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Can someone give me some help building an ocaml interpreter for the language with the syntax:

Prog ::= Def* Expr
Def ::= id id* = Expr
Expr ::= int | id | Expr '+' Expr | Expr '*' Expr | id Expr* | if Expr then Expr else Expr

so far i did this:

type expr = I of int
| Id of string
| Add of expr * expr
| Multiply of expr * expr
| If of  expr * expr * expr

let rec evaluate = function
| I n -> n 
| Add(e1,e2) -> evaluate e1 + evaluate e2
| Multiply(e1,e2) -> evaluate e1 * evaluate e2
| If(a,b,c) -> if evaluate a<>0 then evaluate b else evaluate c

Is this any good ?

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1 Answer 1

In your grammar a single id can either be matched by the production Expr ::= id or Expr ::= id Expr*. In other words there's no way to distinguish between a nullary function application (assuming the id Expr* production is supposed to match function applications) and variables. Maybe you meant id Expr+ instead (disallowing nullary function applications).

Your existing code looks fine, but it's incomplete:

Your expr type is missing a constructor for the id Expr* production of the grammar, i.e. you're missing a constructor that represents function applications. You should add one and then add a case for it to the evaluate function as well.

In your evaluate function you're missing a case for the Id constructor. That case should lookup the value of the given identifier in a mapping from identifiers to values (ints). To that end your evaluate function should take such a mapping as an additional argument. It should also take another mapping from identifiers to functions, which you can then use to loop up function names in the case for function applications.

Speaking of those mappings, you currently don't have any code to represent or process definitions. You should come up with a type to represent a definition and another to represent functions. The latter type should contain the name of the function parameters and the body as an expr.

Then you should write a function that takes a list of definitions and creates the mappings for variables and functions. For each variable definition it should evaluate the expression on the right and add the resulting values to your variable mapping. For each function definition, you should add a value of your function type to the function mapping. After processing the definitions, you should evaluate the final expression by calling your evaluate function with that expression and the two mappings you created as arguments.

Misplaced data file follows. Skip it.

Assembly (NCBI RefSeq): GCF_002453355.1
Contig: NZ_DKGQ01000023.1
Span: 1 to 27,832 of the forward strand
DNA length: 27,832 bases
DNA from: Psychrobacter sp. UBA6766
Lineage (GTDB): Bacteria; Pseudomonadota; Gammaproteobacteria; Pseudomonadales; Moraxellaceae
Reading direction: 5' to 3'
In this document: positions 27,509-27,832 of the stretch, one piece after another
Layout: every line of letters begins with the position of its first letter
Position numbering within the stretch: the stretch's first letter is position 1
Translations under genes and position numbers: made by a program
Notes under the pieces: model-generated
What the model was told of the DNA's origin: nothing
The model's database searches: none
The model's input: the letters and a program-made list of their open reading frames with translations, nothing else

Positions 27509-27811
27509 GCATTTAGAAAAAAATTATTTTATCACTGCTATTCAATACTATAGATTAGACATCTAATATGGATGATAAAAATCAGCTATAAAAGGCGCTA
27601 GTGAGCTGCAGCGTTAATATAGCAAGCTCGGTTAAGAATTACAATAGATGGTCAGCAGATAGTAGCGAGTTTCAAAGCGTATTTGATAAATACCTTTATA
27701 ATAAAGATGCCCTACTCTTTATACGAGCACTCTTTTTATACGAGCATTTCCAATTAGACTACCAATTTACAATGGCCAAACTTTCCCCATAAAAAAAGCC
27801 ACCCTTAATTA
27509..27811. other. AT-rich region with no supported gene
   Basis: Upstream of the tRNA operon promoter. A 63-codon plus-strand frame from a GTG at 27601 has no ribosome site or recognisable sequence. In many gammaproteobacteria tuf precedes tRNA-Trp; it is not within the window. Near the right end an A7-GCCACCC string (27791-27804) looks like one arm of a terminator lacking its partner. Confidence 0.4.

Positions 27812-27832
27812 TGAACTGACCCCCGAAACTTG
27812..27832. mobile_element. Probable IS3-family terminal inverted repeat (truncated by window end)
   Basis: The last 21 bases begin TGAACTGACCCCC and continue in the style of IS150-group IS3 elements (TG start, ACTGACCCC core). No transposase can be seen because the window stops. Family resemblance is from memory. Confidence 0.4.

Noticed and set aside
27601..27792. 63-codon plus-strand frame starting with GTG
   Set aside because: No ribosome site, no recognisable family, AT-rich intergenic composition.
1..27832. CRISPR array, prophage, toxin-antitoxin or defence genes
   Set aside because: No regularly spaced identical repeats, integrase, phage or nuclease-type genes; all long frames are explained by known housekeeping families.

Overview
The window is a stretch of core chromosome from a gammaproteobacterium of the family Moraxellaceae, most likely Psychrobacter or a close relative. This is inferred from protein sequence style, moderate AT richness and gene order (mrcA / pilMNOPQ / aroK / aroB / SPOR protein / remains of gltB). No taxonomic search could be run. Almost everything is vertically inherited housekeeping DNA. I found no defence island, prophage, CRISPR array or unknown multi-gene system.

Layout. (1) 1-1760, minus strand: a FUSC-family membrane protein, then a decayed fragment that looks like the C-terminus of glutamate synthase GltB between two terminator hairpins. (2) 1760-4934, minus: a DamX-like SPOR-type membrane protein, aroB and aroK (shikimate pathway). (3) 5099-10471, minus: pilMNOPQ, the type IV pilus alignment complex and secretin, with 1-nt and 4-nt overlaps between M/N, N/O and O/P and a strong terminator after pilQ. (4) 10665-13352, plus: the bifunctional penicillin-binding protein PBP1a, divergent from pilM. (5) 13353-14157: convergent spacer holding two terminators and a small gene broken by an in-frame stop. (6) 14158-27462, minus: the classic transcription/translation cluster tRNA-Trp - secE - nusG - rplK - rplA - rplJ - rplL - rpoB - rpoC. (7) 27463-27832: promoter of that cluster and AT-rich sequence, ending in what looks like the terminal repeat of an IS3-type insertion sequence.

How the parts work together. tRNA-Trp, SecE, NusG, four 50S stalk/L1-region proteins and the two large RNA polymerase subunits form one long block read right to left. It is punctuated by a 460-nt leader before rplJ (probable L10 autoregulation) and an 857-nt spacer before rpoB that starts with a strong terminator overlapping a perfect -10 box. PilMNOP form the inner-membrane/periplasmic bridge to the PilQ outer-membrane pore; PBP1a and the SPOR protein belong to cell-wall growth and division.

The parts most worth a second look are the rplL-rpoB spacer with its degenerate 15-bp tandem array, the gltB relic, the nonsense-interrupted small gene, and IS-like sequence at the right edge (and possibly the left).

Finally you don't have any code for actually parsing the program, but I think that might be intentional.

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Can you please show me an example of a code to represent the process of definitions? I do not need code for parsing, and i did not wrote the Id constructor becouse i didn't know how, if you can show me please. – Spreadzz Oct 13 '12 at 19:00
@Spreadzz The type would just be something like type def = Def of string * string list * expr or, if you want to distinguish between variable and function definitions, type def = VarDef of string * expression | FunDef of string * string list * expression. – sepp2k Oct 14 '12 at 12:11
Can you show me the type def of Add and Multiply in my interpretor so i can fully understant ? – Spreadzz Oct 14 '12 at 16:26
@Spreadzz What do you mean by "the type def of Add and Multiply"? The type called def that I defined in my earlier comment has nothing to do with the Add and Multiply constructors of the exp type. – sepp2k Oct 14 '12 at 16:29
Then i really messed it up in understanding, i tought the type def is related. I hate oCaml pfu :) It's a school project. Then the type def you defined is for my interpreter Def ::= id id* = Expr ? Sorry for the stupid question but i am new to ocaml, and ml languages – Spreadzz Oct 14 '12 at 17:10

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